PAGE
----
By Jonathan S. Tobin
In the last decade, seemingly every formerly unbreakable rule of American political life has been broken by former President Donald Trump or his opponents. But perhaps nothing that has occurred would be quite as remarkable as what would happen if the Republican Jewish Coalition gets its way in a race that is the group’s top priority in the 2022 midterms.
In a packed Philadelphia hotel ballroom with local and national media present, the RJC rolled out its campaign last week to help elect Dr. Mehmet Oz, a Muslim and Turkish American to an open Pennsylvania Senate seat. In doing so, they hope to play a part in making history for American Muslims since if he wins, Oz would be the first member of his faith to serve in the U.S. Senate. It would also boost their party’s chances of winning back the Senate. At the same time, they will also be assuring that the seat will be held by an ardent supporter of Israel.
RJC head Matthew Brooks and David Friedman, who served as U.S. ambassador to Israel in the Trump administration and was an interlocutor at the event for Oz, sought to frame their support for the candidate in the context of the expanding circle of peace between Jews and Muslims that rests at the core of the Abraham Accords.
It didn’t hurt that the event came on the same day that it was announced that Turkey and Israel will resume full diplomatic relations after rising tensions between the two countries due to the support that the Islamist government of Turkish President Recep Tayyip Erdoğan has given to the Hamas terrorist movement.
Oz, who narrowly won a GOP primary largely due to an endorsement from Trump, is a citizen of both the United States and Turkey, and trails his Democratic opponent, Lt. Gov. John Fetterman, in the polls. Republicans have to hold this seat to have a chance to tip the balance in a 50-50 Senate that is controlled by the Democrats due to Vice President Kamala Harris’ tie-breaking vote.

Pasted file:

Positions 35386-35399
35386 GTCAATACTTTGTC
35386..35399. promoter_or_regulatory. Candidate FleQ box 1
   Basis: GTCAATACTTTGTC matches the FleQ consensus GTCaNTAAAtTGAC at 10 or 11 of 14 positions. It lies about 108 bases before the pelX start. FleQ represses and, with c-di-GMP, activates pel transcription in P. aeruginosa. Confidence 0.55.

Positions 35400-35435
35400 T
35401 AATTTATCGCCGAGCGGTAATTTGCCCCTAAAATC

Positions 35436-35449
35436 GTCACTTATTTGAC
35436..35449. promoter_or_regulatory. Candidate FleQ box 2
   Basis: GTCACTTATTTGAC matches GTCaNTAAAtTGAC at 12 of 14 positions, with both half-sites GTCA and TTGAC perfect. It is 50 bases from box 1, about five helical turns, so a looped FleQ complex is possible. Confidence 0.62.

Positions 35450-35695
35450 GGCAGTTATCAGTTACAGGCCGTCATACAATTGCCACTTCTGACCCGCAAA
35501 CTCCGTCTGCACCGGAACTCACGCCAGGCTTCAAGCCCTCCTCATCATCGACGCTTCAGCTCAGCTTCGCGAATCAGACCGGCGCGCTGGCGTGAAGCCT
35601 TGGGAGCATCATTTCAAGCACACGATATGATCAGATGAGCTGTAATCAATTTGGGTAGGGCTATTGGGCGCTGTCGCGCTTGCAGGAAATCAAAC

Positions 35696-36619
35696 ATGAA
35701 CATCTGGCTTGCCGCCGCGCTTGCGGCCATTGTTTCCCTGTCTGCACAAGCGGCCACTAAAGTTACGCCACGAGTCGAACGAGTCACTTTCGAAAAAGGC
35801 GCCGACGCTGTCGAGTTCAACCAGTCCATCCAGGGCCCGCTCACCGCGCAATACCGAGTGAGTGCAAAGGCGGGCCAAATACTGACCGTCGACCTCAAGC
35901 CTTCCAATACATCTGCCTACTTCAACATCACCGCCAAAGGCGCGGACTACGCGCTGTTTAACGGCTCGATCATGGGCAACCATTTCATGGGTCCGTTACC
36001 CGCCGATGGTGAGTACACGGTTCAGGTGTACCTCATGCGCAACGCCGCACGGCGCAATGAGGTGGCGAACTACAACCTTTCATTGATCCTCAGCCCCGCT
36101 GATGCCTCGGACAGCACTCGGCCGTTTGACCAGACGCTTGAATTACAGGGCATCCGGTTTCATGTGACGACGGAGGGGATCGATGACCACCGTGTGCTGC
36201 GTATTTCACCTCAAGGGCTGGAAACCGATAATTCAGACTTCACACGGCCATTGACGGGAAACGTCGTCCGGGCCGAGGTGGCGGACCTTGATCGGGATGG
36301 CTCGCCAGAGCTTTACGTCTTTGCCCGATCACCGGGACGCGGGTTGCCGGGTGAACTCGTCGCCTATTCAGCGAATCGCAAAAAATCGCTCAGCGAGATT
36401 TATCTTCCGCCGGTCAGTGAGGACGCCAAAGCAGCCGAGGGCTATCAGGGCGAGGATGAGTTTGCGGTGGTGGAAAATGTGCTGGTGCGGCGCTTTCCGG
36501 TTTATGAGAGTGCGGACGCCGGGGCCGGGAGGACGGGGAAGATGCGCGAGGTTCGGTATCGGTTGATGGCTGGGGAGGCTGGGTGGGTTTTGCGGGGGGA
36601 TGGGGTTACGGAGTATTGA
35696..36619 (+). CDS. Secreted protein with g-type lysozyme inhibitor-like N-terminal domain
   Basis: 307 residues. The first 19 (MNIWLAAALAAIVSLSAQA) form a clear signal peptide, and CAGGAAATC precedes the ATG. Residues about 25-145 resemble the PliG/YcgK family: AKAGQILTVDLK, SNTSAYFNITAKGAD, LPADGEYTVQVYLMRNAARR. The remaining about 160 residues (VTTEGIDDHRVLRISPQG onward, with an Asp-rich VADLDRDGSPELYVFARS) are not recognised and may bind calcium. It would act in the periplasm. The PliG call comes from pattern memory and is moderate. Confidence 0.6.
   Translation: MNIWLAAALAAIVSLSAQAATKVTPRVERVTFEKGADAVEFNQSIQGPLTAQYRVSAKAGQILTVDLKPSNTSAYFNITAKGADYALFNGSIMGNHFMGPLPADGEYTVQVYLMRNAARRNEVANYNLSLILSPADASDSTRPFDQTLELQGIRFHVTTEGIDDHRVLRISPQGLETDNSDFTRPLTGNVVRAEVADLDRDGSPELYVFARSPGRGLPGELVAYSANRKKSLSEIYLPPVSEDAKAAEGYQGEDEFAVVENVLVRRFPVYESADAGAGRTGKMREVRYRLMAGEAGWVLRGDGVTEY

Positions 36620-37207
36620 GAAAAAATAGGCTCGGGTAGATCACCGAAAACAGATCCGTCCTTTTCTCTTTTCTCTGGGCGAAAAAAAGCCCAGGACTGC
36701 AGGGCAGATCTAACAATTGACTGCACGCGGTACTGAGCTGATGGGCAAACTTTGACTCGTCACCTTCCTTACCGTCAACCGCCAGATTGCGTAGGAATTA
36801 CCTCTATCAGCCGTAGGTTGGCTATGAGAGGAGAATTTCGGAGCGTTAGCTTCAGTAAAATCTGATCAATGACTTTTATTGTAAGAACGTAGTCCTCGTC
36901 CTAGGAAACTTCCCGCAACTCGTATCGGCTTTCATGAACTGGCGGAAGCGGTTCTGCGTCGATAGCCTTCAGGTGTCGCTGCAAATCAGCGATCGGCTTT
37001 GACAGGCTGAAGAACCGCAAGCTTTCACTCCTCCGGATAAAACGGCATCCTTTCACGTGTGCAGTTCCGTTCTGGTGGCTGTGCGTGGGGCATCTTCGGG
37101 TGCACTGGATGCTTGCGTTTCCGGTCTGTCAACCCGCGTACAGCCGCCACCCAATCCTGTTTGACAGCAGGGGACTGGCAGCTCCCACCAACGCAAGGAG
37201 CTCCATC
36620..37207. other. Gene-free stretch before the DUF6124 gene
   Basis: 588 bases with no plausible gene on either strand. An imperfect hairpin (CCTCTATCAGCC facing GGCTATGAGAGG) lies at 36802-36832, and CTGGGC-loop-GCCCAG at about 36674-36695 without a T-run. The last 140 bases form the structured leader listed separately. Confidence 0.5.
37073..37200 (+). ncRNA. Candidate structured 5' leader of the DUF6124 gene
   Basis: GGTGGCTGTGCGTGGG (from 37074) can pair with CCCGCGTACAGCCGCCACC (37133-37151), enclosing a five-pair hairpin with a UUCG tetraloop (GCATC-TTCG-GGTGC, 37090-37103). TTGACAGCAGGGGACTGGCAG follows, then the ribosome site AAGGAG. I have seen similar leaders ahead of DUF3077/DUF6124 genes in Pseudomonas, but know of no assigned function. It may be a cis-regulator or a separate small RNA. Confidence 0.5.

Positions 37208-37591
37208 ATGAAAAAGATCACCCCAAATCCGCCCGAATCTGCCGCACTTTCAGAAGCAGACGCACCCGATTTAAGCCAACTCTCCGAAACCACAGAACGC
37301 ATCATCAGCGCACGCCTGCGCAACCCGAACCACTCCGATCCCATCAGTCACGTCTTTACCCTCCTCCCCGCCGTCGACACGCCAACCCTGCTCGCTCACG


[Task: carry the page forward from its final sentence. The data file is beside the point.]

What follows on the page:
Though he was born in Delaware to immigrants from Turkey, he went back to his parents’ homeland and served in the Turkish Army in his 20s to preserve his dual citizenship. He then returned to the United States, where he earned degrees from Harvard and the University of Pennsylvania before going on to a career as a professor at Columbia University and as a widely respected heart surgeon.
But he is best known as the host of the “Dr. Oz Show,” a daily daytime talk program devoted to medicine and health topics that was launched by the production company owned by TV superstar Oprah Winfrey, on whose own show he had been a frequent guest.
As a TV host, Oz was no stranger to controversy as his endorsement of various weight loss and anti-aging products of dubious efficacy was denounced by many doctors. He was also bitterly criticized for giving opponents of vaccinations a hearing on his show. During the coronavirus pandemic, he was similarly condemned by the medical establishment for saying that keeping the schools closed as part of lockdowns was doing more harm than good, though in retrospect, that seems reasonable given the educational and mental-health damage done to children who were at low risk from the virus.
Democrats think the association with Trump and having an extremist at the head of the GOP ticket in the form of Pennsylvania gubernatorial candidate Doug Mastriano will doom Oz. But he’s hoping that appealing to pro-Israel sentiment will win him votes.
It is customary for candidates to try to curry favor with American Jews by speaking of their support for the Jewish state. But those who turned out for the RJC event were not given the usual pro-Israel boilerplate. There were elements of the familiar in Oz’s attempts to link his family’s past to Jewish history and his talk about how a trip to Israel left him deeply moved.